Commissioners finalize appropriations in over $38 million budget for 2019

By Jessica Johnston, Assistant News Director

After working with the budget for over a month, the Muskingum County Commissioners have drawn the line items for each county department’s allocations for 2019 totaling $38,517,936.92.

The nearly $39 million in allocations is an increase of about $4.5 million since 2017, with an increase of roughly $2 million from 2017 to 2018 and an additional increase of roughly $2.5 million from 2018 to 2019, according to previous budgets.

Major cost increases can be credited to salary increases — a 2.5 percent increase in 2018 and another 3 percent increase for 2019 — as well as an increased budget for economic development in the county.

In 2019, salaries for both elected officials and county employees account for about 38.1 percent of the overall budget, totaling roughly $14,677,100.

Commissioner Jim Porter stated “Contract Services” also saw a significant increase in the 2019 allocations compared to 2018. The Auditor’s Office saw a nearly $500,000 increase in contract services this year compared to the amount that was actually spent in contract services last year.

The increase is due to updating equipment and software as the current systems being used are about 18 years-old, Commissioner Mollie Crooks said.

The top five most funded departments in Muskingum County by the million.

“They had to replace it because the system isn’t going to be supported any longer,” Crooks said. “It was a significant investment, but it also will make us much more efficient.”

The auditor’s isn’t the only department that saw a large increase in funding, both the prosecutor’s office and juvenile detention needed extra funding in 2019, according to the commissioners.

Commissioner Cindy Cameron said there are three different sections that fall under juvenile — juvenile court, juvenile probation and juvenile detention — with all three budgets being lumped into one large section.

Adding onto Cameron’s point, Crooks cited a previous meeting the commissioners had with juvenile detention representatives where they stated that, due to low wages, their staff was experiencing a significant amount of turnover.

“A lot of that had to do with the fact that those salaries in their detention center weren’t competitive and they’ve had about half their staff turn over in the last few months of ‘18,” Crooks said. “They were looking to do an increase (in salaries) over the next three years.”

In addition to juvenile detention, the commissioners pointed out an increase in funding to the prosecutor’s office.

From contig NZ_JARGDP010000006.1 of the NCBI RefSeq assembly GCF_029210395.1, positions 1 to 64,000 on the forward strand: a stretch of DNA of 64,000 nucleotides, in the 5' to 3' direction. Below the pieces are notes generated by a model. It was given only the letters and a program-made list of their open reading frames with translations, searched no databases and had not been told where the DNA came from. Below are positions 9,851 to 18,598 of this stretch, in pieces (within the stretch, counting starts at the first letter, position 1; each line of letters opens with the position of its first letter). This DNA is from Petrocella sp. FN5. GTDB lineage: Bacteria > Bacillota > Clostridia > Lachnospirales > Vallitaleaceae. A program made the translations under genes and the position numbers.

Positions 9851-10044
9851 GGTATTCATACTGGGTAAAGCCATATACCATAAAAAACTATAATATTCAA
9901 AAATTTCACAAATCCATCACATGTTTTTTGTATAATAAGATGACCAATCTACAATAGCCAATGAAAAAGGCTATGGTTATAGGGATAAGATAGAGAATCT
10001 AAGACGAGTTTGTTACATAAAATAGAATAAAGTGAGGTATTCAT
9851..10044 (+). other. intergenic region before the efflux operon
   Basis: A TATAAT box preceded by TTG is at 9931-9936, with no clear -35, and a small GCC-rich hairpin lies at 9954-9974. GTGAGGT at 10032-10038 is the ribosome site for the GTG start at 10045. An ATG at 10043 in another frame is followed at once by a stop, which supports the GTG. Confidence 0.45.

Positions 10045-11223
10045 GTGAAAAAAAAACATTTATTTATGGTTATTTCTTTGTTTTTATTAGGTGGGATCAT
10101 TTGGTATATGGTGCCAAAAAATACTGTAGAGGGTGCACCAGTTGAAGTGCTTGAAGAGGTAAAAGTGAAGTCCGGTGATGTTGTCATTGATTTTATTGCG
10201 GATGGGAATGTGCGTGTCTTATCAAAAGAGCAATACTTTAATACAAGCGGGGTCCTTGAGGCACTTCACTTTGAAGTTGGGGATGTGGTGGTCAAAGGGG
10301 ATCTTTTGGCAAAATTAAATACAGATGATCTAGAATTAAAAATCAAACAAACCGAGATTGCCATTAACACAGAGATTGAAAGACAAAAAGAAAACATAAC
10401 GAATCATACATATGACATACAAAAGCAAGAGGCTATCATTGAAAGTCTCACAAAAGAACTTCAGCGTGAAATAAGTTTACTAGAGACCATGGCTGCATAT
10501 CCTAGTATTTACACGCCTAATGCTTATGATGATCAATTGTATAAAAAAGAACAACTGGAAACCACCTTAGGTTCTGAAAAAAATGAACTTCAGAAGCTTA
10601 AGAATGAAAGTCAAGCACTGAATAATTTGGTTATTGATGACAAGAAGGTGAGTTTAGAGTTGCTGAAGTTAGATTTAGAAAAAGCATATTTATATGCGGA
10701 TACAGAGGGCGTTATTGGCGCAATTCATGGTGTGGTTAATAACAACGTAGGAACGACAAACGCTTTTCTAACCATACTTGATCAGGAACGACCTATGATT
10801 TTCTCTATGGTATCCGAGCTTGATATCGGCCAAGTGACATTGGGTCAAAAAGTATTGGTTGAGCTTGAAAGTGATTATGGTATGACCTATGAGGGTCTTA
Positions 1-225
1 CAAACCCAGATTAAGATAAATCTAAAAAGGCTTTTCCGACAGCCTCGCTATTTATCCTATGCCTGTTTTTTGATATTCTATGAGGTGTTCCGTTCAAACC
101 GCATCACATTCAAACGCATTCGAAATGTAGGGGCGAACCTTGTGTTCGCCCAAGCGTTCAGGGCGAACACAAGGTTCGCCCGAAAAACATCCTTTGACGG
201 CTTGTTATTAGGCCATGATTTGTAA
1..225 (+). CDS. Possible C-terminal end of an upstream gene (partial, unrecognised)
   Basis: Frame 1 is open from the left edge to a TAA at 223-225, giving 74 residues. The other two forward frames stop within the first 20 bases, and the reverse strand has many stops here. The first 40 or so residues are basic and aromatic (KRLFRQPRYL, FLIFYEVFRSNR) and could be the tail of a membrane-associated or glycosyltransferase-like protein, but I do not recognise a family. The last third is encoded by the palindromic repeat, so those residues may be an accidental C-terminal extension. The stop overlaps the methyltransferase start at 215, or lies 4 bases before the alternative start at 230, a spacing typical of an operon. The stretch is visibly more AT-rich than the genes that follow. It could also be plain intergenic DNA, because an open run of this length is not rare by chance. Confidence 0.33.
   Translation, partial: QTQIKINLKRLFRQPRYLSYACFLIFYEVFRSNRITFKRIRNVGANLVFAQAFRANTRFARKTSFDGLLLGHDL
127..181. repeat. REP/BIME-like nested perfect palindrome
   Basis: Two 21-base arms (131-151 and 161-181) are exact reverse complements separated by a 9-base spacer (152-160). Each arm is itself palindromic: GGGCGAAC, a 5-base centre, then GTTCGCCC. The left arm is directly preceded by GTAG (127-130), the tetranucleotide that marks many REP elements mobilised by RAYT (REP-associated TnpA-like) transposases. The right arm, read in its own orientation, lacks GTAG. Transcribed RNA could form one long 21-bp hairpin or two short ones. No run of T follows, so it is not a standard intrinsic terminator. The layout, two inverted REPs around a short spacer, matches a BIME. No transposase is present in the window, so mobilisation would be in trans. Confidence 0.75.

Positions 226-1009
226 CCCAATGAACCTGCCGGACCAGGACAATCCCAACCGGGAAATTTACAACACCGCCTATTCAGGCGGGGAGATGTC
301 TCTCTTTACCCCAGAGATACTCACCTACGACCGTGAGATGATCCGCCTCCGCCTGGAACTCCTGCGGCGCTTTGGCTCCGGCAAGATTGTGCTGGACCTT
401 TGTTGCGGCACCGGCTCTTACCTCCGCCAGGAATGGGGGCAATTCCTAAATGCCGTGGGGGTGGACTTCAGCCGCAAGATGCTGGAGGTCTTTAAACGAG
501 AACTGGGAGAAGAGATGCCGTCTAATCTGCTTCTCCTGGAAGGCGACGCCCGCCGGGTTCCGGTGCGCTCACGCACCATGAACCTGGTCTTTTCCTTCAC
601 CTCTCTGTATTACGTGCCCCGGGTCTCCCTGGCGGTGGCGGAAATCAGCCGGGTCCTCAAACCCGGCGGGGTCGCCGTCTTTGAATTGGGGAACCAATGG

In 2018, the prosecutor’s office hired an additional assistant prosecuting attorney and was hoping to hire another. The second position was not filled last year, thus funds for that position were returned, but the office is still looking to hire one more assistant prosecutor to focus on felony cases in 2019.

“I mean the opioid epidemic is still just bashing them as far as the amount of cases and their staffing,” Crooks said.

Elaborating on the third major contributor to the county’s price tag, the commissioners are putting $2.5 million into economic development, compared to spending about $336,230 in economic development in 2018.

Those funds are mainly focusing on three major projects — a sewer project, developing the new business park on National Road and the new facility for the Muskingum County Dog Warden and Adoption Center.

“They don’t come with a small price tag, but they’re things the community has supported and things that we feel are necessary to better serve the community,” Crooks said.

Passing the budget was not a unanimous decision, as one-third of the county commissioners voted against its approval.

“You can go right across the salary line item and see where the spending is,” Porter said. “Huge raises make you look pretty popular in the courthouse, but they don’t out in the general public, I can tell you that.”

This is the second year that Porter has voted against the approved budget due to “extreme spending,” he said.

“I’m just concerned about the spending and the pattern that’s going on now. It’s unreal,” Porter said. “I just disagree with spending every dime you have. There’s nothing wrong with setting a little bit back, and we’re not doing that.”

Instead of spending all of the funds that were appropriated, Porter said he would rather pay off debt earlier than necessary or keep unappropriated funds to spend based on need later on.